U.S. flag

An official website of the United States government, Department of Justice.

NCJRS Virtual Library

The Virtual Library houses over 235,000 criminal justice resources, including all known OJP works.
Click here to search the NCJRS Virtual Library

Bioterrorism: A Threat to Agriculture and Food Supply

NCJ Number
Lawrence J. Dyckman
Date Published
November 2003
19 pages
This document discusses the results of four recent General Accounting Office (GAO) reports on the potential vulnerabilities of the food supply and protecting the agriculture sector.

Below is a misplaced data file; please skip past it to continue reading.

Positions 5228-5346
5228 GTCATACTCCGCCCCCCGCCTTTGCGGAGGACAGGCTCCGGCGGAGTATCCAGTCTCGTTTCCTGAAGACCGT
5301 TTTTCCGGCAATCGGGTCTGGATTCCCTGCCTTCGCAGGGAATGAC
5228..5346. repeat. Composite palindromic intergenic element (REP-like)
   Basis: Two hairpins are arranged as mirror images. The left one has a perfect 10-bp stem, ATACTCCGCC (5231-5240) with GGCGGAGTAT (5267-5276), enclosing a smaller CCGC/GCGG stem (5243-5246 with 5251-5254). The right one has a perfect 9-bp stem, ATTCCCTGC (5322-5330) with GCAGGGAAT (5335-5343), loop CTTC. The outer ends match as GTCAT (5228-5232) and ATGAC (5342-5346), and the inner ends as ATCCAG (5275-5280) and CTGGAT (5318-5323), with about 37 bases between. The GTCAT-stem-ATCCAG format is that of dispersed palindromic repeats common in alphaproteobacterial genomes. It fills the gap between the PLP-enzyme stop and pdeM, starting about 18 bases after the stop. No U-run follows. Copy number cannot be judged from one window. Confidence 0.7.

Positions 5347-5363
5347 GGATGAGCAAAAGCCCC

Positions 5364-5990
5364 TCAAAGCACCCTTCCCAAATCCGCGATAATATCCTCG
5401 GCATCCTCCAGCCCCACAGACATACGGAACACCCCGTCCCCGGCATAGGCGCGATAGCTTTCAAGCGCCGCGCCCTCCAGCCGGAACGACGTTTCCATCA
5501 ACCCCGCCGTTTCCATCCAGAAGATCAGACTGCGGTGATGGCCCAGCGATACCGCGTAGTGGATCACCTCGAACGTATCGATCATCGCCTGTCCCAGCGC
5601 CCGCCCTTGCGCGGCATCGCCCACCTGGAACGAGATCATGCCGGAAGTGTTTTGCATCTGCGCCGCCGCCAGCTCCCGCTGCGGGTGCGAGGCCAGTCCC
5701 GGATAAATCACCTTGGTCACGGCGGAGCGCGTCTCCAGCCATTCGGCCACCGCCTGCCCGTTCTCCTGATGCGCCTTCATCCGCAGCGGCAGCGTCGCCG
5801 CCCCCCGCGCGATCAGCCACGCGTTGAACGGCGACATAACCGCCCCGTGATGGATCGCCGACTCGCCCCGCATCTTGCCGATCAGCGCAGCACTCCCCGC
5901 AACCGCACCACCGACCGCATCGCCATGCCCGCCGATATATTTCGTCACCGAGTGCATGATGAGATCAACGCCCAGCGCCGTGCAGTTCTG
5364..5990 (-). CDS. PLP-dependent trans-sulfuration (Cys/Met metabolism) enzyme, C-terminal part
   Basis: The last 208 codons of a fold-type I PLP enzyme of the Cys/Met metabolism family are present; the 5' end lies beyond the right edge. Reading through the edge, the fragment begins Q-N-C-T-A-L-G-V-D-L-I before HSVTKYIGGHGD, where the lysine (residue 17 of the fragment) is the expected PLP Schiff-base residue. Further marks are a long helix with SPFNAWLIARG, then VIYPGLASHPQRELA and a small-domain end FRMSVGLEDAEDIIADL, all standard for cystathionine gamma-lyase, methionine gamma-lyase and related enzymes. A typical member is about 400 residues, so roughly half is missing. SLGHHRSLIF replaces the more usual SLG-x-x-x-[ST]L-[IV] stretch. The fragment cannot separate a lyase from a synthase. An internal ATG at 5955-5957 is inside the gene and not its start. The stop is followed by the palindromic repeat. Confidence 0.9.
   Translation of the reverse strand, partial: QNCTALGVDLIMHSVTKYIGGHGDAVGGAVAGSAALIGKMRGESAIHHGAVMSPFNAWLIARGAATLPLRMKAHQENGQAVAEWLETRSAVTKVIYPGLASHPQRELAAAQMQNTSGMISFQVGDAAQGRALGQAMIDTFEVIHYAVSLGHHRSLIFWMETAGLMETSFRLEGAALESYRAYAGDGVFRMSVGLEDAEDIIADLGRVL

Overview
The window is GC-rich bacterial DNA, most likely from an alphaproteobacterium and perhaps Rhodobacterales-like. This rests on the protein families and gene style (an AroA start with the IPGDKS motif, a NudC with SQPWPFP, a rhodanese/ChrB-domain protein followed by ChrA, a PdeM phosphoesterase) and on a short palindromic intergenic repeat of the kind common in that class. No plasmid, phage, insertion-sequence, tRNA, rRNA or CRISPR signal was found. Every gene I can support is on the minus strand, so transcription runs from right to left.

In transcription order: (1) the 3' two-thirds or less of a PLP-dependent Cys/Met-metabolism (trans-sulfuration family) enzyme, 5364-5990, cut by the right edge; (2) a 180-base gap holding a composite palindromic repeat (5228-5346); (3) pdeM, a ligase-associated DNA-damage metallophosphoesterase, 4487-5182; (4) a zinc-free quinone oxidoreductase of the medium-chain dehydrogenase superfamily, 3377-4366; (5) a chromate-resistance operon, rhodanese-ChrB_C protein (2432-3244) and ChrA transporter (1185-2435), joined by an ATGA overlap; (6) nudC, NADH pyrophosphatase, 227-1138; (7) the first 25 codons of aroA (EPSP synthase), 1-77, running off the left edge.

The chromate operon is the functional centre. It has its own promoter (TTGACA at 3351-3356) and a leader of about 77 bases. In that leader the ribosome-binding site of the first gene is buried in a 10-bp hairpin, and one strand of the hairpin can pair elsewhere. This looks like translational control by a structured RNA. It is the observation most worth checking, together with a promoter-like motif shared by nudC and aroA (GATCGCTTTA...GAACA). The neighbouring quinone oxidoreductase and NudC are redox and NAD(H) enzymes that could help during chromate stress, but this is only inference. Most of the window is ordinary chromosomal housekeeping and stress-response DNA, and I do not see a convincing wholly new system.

Bioterrorism attacks could be directed at many different targets in the farm-to-table food continuum. It is believed that terrorists would attack livestock and crops if their primary intent was to cause severe economic dislocation. The United States agriculture sector accounts for about 13 percent of the gross domestic product and 18 percent of domestic employment. Terrorists could contaminate finished food products if harm to humans was their motive. The GAO reports found gaps in Federal controls for protecting agriculture and the food supply. The United States would be vulnerable to deliberate efforts to undermine its agriculture industries, deliberate tampering of food during production, and the release of deadly animal diseases, some of which also affect humans. Border inspectors were not provided guidance on foot-and-mouth disease prevention activities in response to the 2001 European outbreak, inspection resources could not handle the magnitude of international passengers and cargo, and new technology used to scan shipments at a bulk mail facility was operating only part-time and in only that facility. GAO also found that Federal overseers did not have clear authority to impose requirements on food processors to ensure security at those facilities. GAO found security problems at Plum Island, a large government-operated animal disease research facility. GAO found that scientists from other countries, facility workers, and students had access to areas containing high-risk pathogens without having completed background checks and the required escorts. The reports included recommendations to (1) strengthen import checks for detecting mad cow and foot-and-mouth diseases and to address security matters at food processors; (2) strengthen enforcement of the feed ban; and (3) correct security deficiencies at Plum Island. 5 footnotes